Last updated April 23, 2018 at 11:12 am
The world’s animals may still be getting smaller, which is not good news and it’s largely our fault.
Humans have been driving a global reduction in terrestrial mammal size for thousands of years and if this trend continues there may be nothing bigger on Earth that the domestic cow in a century or two from now, scientists from the University of New Mexico say.
Notably, they found that there was a particularly striking reduction in size during the late Pleistocene, when humans developed long-range weapons.
The research team led by Professor Felisa Smith looked at distribution and size of mammals for the last 66 million years.
It found a substantial bias in mammal extinction during the periods when humans were dispersing around the globe, whereby species that went extinct tended to be two to three times bigger than mammals that survived, a trend that was evident globally.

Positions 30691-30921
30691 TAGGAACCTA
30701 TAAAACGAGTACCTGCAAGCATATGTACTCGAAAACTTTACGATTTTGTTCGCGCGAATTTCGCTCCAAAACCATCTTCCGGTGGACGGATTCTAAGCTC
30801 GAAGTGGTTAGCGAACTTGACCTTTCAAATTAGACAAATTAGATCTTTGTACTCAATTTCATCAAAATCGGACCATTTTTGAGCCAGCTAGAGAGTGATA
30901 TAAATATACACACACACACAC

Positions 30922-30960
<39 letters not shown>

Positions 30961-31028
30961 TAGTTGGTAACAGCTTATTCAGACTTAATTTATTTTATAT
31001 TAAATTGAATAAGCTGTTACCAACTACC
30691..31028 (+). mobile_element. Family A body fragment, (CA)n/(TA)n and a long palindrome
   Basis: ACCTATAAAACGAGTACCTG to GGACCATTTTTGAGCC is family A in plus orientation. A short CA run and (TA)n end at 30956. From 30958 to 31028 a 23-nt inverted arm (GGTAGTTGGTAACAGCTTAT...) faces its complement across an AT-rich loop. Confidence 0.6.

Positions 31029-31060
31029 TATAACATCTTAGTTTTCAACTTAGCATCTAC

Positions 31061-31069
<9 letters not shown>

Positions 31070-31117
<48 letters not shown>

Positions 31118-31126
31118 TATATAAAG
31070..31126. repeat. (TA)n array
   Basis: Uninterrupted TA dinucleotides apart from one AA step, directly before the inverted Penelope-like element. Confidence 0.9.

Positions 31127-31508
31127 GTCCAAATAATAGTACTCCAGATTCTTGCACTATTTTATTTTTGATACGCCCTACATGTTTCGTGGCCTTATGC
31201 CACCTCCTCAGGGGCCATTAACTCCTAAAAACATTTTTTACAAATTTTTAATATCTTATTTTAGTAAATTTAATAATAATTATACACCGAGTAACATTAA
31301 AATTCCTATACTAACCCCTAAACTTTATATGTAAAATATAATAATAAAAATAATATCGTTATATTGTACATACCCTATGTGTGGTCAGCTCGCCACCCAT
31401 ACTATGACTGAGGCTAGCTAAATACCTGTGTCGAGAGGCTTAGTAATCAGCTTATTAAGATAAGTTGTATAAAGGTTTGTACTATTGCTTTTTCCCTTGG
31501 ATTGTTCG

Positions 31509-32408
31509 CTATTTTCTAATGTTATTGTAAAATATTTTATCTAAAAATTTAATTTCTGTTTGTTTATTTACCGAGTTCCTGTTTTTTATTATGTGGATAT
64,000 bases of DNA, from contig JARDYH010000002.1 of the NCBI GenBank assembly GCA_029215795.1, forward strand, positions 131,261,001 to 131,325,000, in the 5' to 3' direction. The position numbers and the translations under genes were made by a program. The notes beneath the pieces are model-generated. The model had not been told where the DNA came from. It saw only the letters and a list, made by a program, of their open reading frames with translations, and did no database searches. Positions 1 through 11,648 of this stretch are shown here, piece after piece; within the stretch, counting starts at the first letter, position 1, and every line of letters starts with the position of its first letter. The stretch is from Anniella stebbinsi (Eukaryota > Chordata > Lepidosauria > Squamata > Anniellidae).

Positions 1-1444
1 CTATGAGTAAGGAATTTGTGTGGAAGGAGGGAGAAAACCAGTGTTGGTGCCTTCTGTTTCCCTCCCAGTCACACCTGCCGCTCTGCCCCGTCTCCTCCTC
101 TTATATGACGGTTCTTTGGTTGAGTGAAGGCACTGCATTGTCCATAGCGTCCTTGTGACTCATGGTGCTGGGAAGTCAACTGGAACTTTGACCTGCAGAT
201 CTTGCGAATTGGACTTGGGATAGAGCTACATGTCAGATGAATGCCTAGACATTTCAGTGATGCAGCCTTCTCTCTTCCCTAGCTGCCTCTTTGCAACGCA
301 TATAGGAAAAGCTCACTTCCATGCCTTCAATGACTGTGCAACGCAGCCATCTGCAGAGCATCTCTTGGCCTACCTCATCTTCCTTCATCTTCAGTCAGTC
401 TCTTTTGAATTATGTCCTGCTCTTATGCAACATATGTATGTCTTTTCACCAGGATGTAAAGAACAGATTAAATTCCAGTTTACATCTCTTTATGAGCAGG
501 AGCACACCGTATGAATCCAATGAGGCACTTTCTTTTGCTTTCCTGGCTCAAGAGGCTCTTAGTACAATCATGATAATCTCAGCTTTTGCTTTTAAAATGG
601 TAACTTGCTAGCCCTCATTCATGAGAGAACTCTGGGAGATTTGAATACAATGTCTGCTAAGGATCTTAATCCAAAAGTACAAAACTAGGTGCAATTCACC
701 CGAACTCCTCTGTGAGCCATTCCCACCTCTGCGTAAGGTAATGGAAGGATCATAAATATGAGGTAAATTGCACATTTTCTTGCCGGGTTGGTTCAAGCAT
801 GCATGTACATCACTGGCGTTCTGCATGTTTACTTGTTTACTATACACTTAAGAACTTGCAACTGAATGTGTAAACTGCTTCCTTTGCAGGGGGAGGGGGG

Prior to humans’ migration out of Africa 125,000 years ago, Africa was home to mammals of smaller size (with a mean body mass roughly half that of mammals found in Eurasia), which the authors suggest is reflective of the hominin-mammal interactions that had already been at play.
The authors report a greater than 10-fold drop in both mean and maximum body mass of mammals during this time; for example, mean mass of terrestrial mammals in North America fell from 98.0 to 7.6 kg.
If current trends continue, the mean body mass will drop from 7.7 to 4.9 kg in a few hundred years.
As mammals play a critical role in shaping ecosystems, the downsizing trend will have a cascading impact on other organisms.
The paper was published last week in Science.